Coffee & Doughnuts with Father Carlos Osorio

By Paul McMullen
Father Carlos Osorio, associate pastor of St. Joseph in Cockeysville and host of “30 Minutos con el Sagrado Corazón,” sits down with the Catholic Review. 
CR: What, and where, are your Catholic roots?
Father Osorio: My biological mother was 15 when she became pregnant with me. I was her second child; the first, she gave away. She wanted to have me aborted, which is illegal in Colombia. She went for the abortion, but changed her mind in the waiting room and instead looked for a family to adopt me. A couple that had been through four miscarriages assumed that role. Three days after I was born, I was in a new home, with a new family.
Colombia is a very Catholic country, and my parents, Rafael Angel López and Mariela Quiróz, are good Catholics. I was 3 when I learned to pray the rosary. My mother was a catechist, and helped me become one when I was 12.
CR: Explain the gap between your birth and baptism.
Father Osorio: My parents were advised not to have me baptized until  my adoption was official. That happened when I was 14. I made the decision myself to be baptized, in December 1997. The next day, I told everyone I wanted to be a priest. No one believed me, because I was not the best-behaved child in town.
CR: Where did the discernment process take you?
Father Osorio: I entered a diocesan seminary, but quit to study philosophy at a university in Medellín. That was hard, because I had to pay for everything. After I got my bachelor’s degree, I met a religious community that I fell in love with, the Servites, and stayed with them for three years. I studied theology, kept discerning, and then studied for three years at the Pontifical University of Salamanca, in Spain.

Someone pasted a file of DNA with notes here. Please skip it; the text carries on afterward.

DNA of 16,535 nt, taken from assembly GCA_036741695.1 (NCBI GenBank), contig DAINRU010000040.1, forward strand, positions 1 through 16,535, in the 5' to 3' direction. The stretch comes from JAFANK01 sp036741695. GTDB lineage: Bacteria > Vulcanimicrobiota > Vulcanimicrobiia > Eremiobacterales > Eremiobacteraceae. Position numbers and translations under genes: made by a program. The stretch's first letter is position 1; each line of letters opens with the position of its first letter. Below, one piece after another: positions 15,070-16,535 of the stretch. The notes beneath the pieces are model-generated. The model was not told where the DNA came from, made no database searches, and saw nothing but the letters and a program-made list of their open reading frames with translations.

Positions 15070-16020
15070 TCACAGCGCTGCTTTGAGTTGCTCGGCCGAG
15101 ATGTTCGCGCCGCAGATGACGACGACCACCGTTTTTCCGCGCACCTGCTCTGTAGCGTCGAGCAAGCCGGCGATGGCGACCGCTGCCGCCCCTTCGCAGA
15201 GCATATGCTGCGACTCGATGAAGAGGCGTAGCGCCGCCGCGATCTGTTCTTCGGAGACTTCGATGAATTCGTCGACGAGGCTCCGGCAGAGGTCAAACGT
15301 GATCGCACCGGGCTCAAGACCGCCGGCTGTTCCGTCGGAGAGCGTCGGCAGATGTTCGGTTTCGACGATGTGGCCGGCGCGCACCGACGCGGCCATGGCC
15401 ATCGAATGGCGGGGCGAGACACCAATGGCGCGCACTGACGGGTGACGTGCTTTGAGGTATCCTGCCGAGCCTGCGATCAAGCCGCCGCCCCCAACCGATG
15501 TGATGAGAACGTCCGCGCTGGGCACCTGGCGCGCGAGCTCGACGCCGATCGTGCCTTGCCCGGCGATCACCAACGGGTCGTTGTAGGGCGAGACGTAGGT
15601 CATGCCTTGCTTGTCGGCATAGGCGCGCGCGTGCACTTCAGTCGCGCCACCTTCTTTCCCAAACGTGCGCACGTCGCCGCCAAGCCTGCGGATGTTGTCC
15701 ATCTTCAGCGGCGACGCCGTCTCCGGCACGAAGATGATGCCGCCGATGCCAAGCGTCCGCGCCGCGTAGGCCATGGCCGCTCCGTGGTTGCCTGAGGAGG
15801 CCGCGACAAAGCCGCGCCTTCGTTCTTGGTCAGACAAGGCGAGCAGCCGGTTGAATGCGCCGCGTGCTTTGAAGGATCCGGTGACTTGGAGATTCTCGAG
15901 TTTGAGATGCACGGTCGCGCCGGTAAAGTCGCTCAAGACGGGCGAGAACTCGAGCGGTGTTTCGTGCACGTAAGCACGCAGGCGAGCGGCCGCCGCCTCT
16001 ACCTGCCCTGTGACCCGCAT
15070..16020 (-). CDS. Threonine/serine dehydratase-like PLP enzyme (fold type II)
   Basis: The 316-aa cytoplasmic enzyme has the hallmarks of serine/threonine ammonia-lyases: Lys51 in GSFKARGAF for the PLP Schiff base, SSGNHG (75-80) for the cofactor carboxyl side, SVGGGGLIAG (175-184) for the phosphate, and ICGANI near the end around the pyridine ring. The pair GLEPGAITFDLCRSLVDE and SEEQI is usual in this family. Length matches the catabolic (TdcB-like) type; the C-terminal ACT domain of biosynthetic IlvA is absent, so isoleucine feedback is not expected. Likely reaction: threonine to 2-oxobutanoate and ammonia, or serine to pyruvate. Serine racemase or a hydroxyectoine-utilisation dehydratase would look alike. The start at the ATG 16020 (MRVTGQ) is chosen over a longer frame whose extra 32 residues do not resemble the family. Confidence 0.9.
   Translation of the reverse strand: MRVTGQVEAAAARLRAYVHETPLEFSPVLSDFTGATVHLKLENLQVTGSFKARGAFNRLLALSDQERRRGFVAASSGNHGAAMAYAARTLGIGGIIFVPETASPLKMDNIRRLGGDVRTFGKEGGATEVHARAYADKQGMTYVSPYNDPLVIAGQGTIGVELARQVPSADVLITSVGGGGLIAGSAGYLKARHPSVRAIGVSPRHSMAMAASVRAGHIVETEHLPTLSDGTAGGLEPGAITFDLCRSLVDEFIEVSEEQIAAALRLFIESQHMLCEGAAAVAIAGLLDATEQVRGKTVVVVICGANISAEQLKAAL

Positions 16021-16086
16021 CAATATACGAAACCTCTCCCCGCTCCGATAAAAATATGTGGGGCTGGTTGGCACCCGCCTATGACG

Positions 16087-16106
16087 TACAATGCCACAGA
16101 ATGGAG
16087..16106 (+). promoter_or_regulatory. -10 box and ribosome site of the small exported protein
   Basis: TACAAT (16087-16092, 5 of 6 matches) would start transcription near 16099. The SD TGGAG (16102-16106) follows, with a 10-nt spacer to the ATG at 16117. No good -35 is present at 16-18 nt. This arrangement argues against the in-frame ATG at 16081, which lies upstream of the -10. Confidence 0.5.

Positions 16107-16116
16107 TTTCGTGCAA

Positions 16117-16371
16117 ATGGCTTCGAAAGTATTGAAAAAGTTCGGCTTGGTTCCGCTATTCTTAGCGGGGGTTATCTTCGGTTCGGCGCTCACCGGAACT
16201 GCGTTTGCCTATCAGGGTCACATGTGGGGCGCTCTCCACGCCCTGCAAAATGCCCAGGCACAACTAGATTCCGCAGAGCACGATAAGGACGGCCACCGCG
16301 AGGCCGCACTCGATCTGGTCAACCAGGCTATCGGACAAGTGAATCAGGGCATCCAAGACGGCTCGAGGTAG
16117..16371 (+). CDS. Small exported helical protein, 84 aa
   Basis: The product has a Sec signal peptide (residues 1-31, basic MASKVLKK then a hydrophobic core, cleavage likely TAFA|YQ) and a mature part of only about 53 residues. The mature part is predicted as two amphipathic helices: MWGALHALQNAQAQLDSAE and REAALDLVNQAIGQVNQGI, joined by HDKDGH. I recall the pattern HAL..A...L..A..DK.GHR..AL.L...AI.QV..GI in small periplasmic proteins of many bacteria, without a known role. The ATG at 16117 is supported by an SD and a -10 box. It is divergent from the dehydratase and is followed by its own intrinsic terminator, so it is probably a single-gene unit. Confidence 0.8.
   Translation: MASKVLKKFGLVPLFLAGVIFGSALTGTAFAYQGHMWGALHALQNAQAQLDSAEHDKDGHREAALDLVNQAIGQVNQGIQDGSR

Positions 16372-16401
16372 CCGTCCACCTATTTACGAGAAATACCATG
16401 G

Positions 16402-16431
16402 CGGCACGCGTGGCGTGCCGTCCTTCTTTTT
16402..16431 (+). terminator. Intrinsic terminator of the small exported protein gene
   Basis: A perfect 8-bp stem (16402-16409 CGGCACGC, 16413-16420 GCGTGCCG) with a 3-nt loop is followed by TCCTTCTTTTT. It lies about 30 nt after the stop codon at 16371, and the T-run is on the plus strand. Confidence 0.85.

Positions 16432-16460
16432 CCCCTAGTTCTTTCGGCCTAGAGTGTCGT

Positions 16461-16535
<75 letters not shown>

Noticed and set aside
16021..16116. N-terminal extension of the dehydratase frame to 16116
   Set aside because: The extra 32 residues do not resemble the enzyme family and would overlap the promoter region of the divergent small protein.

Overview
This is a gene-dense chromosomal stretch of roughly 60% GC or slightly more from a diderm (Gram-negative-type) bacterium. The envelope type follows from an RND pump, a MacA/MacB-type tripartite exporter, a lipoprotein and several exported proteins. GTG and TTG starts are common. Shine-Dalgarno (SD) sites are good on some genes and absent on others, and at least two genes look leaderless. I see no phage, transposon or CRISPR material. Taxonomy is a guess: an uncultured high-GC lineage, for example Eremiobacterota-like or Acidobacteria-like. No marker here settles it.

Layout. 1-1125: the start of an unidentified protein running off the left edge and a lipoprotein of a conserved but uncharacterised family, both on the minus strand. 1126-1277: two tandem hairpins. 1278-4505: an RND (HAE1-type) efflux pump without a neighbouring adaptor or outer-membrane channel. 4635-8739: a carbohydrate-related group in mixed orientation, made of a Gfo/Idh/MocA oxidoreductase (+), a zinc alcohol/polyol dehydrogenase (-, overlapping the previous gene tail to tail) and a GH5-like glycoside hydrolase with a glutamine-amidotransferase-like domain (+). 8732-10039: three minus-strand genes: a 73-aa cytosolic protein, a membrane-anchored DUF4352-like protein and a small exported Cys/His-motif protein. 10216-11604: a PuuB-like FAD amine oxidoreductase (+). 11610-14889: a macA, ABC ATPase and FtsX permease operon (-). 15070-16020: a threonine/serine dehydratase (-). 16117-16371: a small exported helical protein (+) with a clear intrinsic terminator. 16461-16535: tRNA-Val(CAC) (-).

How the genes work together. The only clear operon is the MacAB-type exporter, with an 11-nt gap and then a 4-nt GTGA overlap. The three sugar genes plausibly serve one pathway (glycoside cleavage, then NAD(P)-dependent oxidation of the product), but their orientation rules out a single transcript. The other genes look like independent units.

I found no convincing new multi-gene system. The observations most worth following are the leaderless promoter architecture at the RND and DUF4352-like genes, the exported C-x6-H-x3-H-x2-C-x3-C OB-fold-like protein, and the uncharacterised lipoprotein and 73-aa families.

I was tired of going from one place to another, and did not understand God’s plan. Someone convinced me to write to the vocations office in Baltimore, even though I had no idea where it was. My parents and spiritual director supported me. I sent the letter, part of me hoping they wouldn’t answer, but here I am, a happy priest. 
CR: What are your thoughts on Juan Manuel Santos, president of Colombia, being awarded the 2016 Nobel Peace Prize days after a national referendum rejected the agreement he had reached with FARC leftist rebels?
Father Osorio: President Santos put a lot of effort into the peace agreement, but I don’t think he deserved the award. Both sides should make sacrifices, but in this case it’s just the government, endangering justice and victims of the conflict.
CR: How can the archdiocese better serve its Hispanic population?
Father Osorio: It is not enough to know the language; we need to know the Hispanic culture and social situation. Immigration, cultural diversity, social and economic issues; their reality is more complex than we see. We need more bilingual staff. Communication should be bilingual.
I’m working on a project that began at our bilingual parish in Highlandtown, called “30 minutos con el Sagrado Corazón” (“30 Minutes with the Sacred Heart of Jesus”). It’s a way to evangelize the Hispanic community, through social media and radio. We reach about 9,000 people weekly. It’s a wonderful tool to preach the Gospel.
CR: Favorite saint?
Father Osorio: St. John of the Cross. My spiritual life has had its ups and downs, and I found encouragement and hope in his writings. Plus, he’s from Spain. 

Also see:

Coffee & Doughnuts with Joseph I. Cassilly

Coffee & Doughnuts with Thomas B. Smyth

Catholic Review

Catholic Review

The Catholic Review is the official publication of the Archdiocese of Baltimore.